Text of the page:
There are over 200 types of cancer and a wide variety of causes. Causes can be genetic, lifestyle-related, or down to other external factors. Sometimes these causes may have an impact on each other.
Cancer is a huge and complex area of study, and about half of the hundred or so research groups at the Crick are working on it.
Some of these groups partner with NHS hospitals and biotech companies, who use the cutting-edge science at the Crick to create treatments using living human cells and cell materials.
Together, they collaborate to carry out different kinds of research, including:
- Lab research – studies animals, cells, molecules, or genes to understand the changes that occur naturally within cells and molecules, or how these are disrupted during the development of cancer
- Translational research – turns scientific knowledge into new tests and treatments for cancer
- Clinical research – studies the application of treatments and patient responses, including clinical trials to test new therapies
In this film, Karen Vousden (Senior Group Leader, Francis Crick Institute, and Chief Scientist, Cancer Research UK) explains why it is taking so long to find cures for cancer.
Vivian Li leads the Crick Stem Cell and Cancer Biology Laboratory. In this film, Vivian talks to George Alagiah – a BBC journalist and author with stage four bowel cancer – about her award-winning research, which uses the bowel as a model to study stem cells. Stem cells are special cells that are able to develop into many different cell types.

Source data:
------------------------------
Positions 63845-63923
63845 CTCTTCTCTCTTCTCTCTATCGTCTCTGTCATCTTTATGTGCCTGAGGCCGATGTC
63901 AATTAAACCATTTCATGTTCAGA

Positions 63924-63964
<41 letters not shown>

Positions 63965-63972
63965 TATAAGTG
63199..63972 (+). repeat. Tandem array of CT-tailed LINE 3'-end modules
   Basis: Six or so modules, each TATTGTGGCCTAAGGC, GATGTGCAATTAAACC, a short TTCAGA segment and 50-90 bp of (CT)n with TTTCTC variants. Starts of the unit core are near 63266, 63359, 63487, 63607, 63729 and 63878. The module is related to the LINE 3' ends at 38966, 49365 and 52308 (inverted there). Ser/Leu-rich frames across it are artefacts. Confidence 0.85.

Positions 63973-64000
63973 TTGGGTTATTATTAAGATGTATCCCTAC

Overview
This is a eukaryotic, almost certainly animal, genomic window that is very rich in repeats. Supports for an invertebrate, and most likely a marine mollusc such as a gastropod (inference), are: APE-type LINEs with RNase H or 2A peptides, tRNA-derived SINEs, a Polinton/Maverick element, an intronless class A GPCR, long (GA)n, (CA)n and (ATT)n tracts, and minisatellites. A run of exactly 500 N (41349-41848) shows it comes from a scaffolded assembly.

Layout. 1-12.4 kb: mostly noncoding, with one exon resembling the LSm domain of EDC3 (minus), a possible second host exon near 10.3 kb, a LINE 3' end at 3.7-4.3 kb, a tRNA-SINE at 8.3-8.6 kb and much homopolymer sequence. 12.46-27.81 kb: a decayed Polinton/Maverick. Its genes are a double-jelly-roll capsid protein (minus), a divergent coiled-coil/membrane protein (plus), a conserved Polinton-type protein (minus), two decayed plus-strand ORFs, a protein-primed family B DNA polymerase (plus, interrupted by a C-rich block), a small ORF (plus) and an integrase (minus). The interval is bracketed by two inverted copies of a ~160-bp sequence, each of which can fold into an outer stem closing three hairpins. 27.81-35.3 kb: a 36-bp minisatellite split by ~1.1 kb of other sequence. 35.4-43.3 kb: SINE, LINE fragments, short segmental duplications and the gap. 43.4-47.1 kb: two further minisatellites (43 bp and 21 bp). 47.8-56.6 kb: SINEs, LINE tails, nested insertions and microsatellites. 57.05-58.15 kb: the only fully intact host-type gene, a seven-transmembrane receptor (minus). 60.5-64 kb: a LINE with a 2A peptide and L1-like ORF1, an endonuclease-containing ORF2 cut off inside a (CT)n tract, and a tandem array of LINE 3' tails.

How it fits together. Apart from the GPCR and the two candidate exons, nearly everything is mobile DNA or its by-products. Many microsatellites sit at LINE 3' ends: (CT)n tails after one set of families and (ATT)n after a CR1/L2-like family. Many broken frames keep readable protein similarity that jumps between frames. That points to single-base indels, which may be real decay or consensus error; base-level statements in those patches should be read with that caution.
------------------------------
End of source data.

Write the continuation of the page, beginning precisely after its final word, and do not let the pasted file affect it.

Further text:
There are various ways to study diseases, including using animals, but there are also other models, such as examining cells taken from patients. Researchers will carefully select the best method for their work, and this will be affected by considerations like the type of disease and the purpose of the study. Animal research continues to help us understand the growth and spread of cancer, and to develop new ways of diagnosing, treating, and preventing the disease.
In these videos, scientists from the Crick, its partner Achilles Therapeutics, and Adam Blain, a lawyer and writer living with brain cancer, explore the use of animals in cancer research.
Testing cancer treatments is a crucial part of the research journey that takes scientific advances from the lab bench to the bedside. In this video, Dr Mariam Jamal-Hanjani of University College London Cancer Institute explains how a clinical trial works.